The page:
Canadian dollar weakens to nearly six-week low as oil falls
TORONTO (Reuters) - The Canadian dollar weakened to a nearly six-week low against its U.S. counterpart on Wednesday as oil prices fell and risk appetite remained constrained.
A recent rise in bond yields, triggered in part by deepening worries over the difficulty of the world's major central banks to stimulate growth, kept investors in broadly risk-off mode.
The rise in bond yields weighs on higher-yielding commodity-linked currencies such as the Canadian dollar.
Oil fell despite data from an industry group that showed a smaller-than-expected build in U.S. crude stockpiles. U.S. crude CLc1 prices were down 0.60 percent at $44.63 a barrel.
At 8:51 a.m. EDT (1251 GMT), the Canadian dollar CAD=D4 was trading at C$1.3186 to the greenback, or 75.84 U.S. cents, slightly weaker than Tuesday's close of C$1.3170, or 75.93 U.S. cents.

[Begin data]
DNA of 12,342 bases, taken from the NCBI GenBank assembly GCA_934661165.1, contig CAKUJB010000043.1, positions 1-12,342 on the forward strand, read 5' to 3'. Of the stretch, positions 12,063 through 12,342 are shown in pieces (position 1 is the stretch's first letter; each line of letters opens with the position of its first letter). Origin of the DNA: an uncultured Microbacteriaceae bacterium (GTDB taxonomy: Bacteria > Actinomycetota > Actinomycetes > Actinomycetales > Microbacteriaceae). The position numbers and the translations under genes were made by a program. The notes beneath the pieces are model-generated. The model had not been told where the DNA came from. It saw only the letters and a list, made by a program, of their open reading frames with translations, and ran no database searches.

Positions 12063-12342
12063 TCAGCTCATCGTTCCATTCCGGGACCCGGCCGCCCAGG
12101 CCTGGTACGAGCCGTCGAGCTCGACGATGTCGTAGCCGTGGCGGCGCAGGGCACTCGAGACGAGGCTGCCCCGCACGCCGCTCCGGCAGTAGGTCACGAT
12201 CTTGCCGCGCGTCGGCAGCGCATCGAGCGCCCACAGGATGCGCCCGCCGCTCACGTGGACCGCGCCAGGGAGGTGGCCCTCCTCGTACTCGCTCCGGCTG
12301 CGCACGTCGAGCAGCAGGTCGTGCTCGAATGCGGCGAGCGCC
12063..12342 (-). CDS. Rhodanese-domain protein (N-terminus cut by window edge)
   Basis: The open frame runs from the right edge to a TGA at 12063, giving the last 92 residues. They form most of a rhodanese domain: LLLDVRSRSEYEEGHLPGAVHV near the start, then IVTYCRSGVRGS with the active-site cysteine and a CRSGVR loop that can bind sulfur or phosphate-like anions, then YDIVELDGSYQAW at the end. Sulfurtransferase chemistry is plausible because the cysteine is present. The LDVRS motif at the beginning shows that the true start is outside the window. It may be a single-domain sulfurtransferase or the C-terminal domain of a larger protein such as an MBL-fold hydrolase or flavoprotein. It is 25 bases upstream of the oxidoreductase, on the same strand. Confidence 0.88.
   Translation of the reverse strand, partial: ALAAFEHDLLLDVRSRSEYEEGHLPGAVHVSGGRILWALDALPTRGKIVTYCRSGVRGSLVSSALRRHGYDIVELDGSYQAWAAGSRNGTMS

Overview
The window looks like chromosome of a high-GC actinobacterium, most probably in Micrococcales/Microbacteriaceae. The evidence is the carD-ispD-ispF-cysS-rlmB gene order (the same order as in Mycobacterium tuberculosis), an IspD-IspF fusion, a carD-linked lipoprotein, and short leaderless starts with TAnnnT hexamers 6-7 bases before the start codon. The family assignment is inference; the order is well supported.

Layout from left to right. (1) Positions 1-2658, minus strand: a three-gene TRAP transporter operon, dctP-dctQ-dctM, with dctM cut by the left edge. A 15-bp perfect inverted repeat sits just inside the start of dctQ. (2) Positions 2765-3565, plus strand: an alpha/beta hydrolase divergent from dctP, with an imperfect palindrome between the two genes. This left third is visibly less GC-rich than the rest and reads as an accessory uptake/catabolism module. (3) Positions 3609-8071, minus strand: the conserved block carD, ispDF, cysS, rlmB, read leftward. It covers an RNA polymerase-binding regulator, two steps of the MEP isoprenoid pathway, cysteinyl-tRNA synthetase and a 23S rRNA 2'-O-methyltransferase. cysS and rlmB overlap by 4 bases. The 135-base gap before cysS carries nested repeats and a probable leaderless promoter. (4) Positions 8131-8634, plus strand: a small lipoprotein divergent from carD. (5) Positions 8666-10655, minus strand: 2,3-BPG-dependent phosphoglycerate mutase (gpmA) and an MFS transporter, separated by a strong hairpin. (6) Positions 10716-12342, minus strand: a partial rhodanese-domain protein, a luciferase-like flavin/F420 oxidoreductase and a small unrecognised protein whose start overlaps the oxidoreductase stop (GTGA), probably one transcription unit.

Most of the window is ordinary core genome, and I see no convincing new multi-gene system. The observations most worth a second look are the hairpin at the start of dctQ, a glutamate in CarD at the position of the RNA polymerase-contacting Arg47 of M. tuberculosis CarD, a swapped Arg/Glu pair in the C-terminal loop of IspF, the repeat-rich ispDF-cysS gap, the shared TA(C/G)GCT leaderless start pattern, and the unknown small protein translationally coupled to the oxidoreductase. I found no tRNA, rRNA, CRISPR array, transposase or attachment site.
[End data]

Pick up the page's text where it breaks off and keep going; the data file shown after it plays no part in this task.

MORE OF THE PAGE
The strongest level of the session for the currency was C$1.3128, while it touched its weakest since Aug. 5 at C$1.3200.
The reduced potential for global economic growth and resultant lower neutral interest rates could pose risks for financial stability, Bank of Canada Senior Deputy Governor Carolyn Wilkins said.
Wilkins also reiterated the dovish message of last week's statement from the central bank, saying there were downside risks to Canadian inflation due to question marks about exports.
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